Billboards Will Be Outlawed in City

City Urges State to Enforce Ordinance Banning Advertising

In an apparent effort to prevent the transformation of Central Square into Times Square, advertisement billboards will be outlawed in Cambridge starting Saturday.

A city ordinance passed in 1991 takes effect April 10, and City Manager Robert W. Healy will begin enforcing the ban on the city's 52 billboards.

But residents should not expect the billboards--including one atop the Wursthaus in Harvard Square--to disappear anytime soon. Ackerley Outdoor Advertising, which owns 47 of the 52 billboards, is preparing a legal challenge to the ordinance.

"They're trying to suffocate First Amendment speech, my right to make a statement on structures we own," said Louis R. Nickinello, president of Ackerley Outdoor Advertising, based in Stoneham. "They're strictly trying to discriminate against us."

But the City Council, which passed the 1991 law, disagreed. Calling advertisements urban nuisances and an eyesore, the council gave Ackerley and the Revere-based Rite Media Inc., which owns the other five billboards, four years to remove them.


Of Ackerley's billboards, 36 are 12 by 25 feet and 11 are 14 by 48 feet. Rite Media's billboards are all 14 by 48 feet in size.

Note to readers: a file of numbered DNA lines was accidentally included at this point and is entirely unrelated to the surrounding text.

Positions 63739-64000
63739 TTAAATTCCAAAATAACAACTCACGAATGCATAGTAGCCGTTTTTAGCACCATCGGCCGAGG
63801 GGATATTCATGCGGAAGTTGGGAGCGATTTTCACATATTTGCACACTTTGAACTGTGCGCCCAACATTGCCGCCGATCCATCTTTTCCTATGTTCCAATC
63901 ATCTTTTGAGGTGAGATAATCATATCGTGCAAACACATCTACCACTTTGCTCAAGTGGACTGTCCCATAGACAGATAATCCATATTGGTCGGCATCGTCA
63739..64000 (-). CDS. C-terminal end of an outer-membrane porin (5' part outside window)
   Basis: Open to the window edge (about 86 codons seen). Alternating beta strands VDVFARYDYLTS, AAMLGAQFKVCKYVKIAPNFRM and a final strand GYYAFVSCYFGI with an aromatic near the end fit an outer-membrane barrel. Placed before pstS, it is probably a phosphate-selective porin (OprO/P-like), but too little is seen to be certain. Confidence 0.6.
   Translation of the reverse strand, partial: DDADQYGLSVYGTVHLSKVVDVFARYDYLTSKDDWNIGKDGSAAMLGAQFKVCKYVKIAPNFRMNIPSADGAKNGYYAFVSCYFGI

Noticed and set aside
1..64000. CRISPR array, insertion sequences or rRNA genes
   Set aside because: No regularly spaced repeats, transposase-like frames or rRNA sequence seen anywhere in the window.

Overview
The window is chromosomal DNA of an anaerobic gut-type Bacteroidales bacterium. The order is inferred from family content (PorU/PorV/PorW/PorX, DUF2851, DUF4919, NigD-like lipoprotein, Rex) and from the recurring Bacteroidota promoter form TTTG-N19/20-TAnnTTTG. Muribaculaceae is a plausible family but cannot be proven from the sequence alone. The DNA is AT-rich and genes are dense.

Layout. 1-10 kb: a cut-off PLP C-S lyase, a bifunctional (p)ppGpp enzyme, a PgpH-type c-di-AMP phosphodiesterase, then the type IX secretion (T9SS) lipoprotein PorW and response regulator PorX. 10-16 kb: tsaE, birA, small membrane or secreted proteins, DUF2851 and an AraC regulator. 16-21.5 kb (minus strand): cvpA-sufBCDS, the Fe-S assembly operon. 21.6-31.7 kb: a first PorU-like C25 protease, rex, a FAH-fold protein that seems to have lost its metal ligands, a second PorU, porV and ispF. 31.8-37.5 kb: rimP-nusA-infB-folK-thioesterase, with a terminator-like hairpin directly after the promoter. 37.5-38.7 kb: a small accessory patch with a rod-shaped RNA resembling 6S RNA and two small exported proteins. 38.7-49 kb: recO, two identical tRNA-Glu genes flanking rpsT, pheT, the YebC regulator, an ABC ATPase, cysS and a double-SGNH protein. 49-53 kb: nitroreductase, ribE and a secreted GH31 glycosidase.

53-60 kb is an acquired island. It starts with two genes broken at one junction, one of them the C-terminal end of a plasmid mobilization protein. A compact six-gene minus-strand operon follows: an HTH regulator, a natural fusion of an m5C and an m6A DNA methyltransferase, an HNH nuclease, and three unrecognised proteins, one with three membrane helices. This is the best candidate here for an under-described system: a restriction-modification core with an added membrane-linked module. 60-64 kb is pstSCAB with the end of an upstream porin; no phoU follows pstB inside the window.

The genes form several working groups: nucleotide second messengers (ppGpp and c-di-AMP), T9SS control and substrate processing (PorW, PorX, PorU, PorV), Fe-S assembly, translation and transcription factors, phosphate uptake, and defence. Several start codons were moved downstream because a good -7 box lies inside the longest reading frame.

At Monday's City Council meeting, several Cantabrigians voiced support for a motion by Councillor Katherine Triantafillou to enforce the law immediately.

"We're on the third floor of a triple-decker and we can't see the sky for much of the year," John Nachazel told the council. "Nobody is in favor of the billboards. I hope that you will enforce the ordinance that you in your wisdom have passed."

Other residents contend the bill- boards are not only esthetically displeasingbut damaging to the infrastructure of buildings.

Architect W. Easley Hamner said the HarvardSquare billboard has damaged the building below itthrough its structural supports. "It's almostliterally torn those buildings apart beneath it,"Hamner said.

Since the passage of the 1991 ordinanceAckerley has stopped using the billboards forcommercial ads, instead donating the space forpublic service announcements or using the boardsfor non-commercial speech. Four years ago, itstarted a "quote campaign," with aphorisms byluminaries such as Albert Einstein and the Rev.Dr. Martin Luther King Jr.

"Kindness is the golden chain by which asociety is bound together" reads one ad, quotingEinstein.

But some residents interpret the move as acynical public-relations tactic designed to stifleopposition to the boards.

"They block out what should be a prime focalpoint of our square," said Lansing Fair, an InmanSquare resident. "[The quotes] are cynicalproverbs designed to be read in a vacuum of publicsupport."

Nickinello, however, said the billboards werein fact serving a public good.

"I decided to do some inspirational andpositive quotes and bring back some statementsmade by famous people and remind people that thereare some good things in this world," he said.